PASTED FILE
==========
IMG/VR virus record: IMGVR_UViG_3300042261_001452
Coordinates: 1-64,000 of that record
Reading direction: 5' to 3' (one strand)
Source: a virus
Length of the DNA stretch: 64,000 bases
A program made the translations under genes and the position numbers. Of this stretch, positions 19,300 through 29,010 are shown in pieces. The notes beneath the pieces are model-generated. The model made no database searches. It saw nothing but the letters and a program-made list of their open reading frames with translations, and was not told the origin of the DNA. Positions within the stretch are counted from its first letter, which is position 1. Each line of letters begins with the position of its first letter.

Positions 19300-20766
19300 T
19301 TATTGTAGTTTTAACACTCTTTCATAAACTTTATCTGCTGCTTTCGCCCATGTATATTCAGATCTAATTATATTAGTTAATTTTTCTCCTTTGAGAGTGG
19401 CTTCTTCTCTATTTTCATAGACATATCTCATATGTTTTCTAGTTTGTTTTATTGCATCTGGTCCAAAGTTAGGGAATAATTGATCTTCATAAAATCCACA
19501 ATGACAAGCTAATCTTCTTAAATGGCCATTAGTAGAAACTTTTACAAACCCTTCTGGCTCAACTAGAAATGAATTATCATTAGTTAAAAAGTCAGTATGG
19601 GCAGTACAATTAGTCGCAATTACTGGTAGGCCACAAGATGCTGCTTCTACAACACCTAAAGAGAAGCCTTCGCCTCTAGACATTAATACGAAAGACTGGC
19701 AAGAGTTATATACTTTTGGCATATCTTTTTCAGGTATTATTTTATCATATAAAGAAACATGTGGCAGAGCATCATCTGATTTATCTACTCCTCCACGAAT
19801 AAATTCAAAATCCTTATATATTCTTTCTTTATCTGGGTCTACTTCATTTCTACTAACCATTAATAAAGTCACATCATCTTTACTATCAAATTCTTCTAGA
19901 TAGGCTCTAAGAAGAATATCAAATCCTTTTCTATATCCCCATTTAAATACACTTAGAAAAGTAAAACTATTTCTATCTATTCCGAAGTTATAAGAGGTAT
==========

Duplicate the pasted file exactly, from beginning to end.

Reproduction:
IMG/VR virus record: IMGVR_UViG_3300042261_001452
Coordinates: 1-64,000 of that record
Reading direction: 5' to 3' (one strand)
Source: a virus
Length of the DNA stretch: 64,000 bases
A program made the translations under genes and the position numbers. Of this stretch, positions 19,300 through 29,010 are shown in pieces. The notes beneath the pieces are model-generated. The model made no database searches. It saw nothing but the letters and a program-made list of their open reading frames with translations, and was not told the origin of the DNA. Positions within the stretch are counted from its first letter, which is position 1. Each line of letters begins with the position of its first letter.

Positions 19300-20766
19300 T
19301 TATTGTAGTTTTAACACTCTTTCATAAACTTTATCTGCTGCTTTCGCCCATGTATATTCAGATCTAATTATATTAGTTAATTTTTCTCCTTTGAGAGTGG
19401 CTTCTTCTCTATTTTCATAGACATATCTCATATGTTTTCTAGTTTGTTTTATTGCATCTGGTCCAAAGTTAGGGAATAATTGATCTTCATAAAATCCACA
19501 ATGACAAGCTAATCTTCTTAAATGGCCATTAGTAGAAACTTTTACAAACCCTTCTGGCTCAACTAGAAATGAATTATCATTAGTTAAAAAGTCAGTATGG
19601 GCAGTACAATTAGTCGCAATTACTGGTAGGCCACAAGATGCTGCTTCTACAACACCTAAAGAGAAGCCTTCGCCTCTAGACATTAATACGAAAGACTGGC
19701 AAGAGTTATATACTTTTGGCATATCTTTTTCAGGTATTATTTTATCATATAAAGAAACATGTGGCAGAGCATCATCTGATTTATCTACTCCTCCACGAAT
19801 AAATTCAAAATCCTTATATATTCTTTCTTTATCTGGGTCTACTTCATTTCTACTAACCATTAATAAAGTCACATCATCTTTACTATCAAATTCTTCTAGA
19901 TAGGCTCTAAGAAGAATATCAAATCCTTTTCTATATCCCCATTTAAATACACTTAGAAAAGTAAAACTATTTCTATCTATTCCGAAGTTATAAGAGGTAT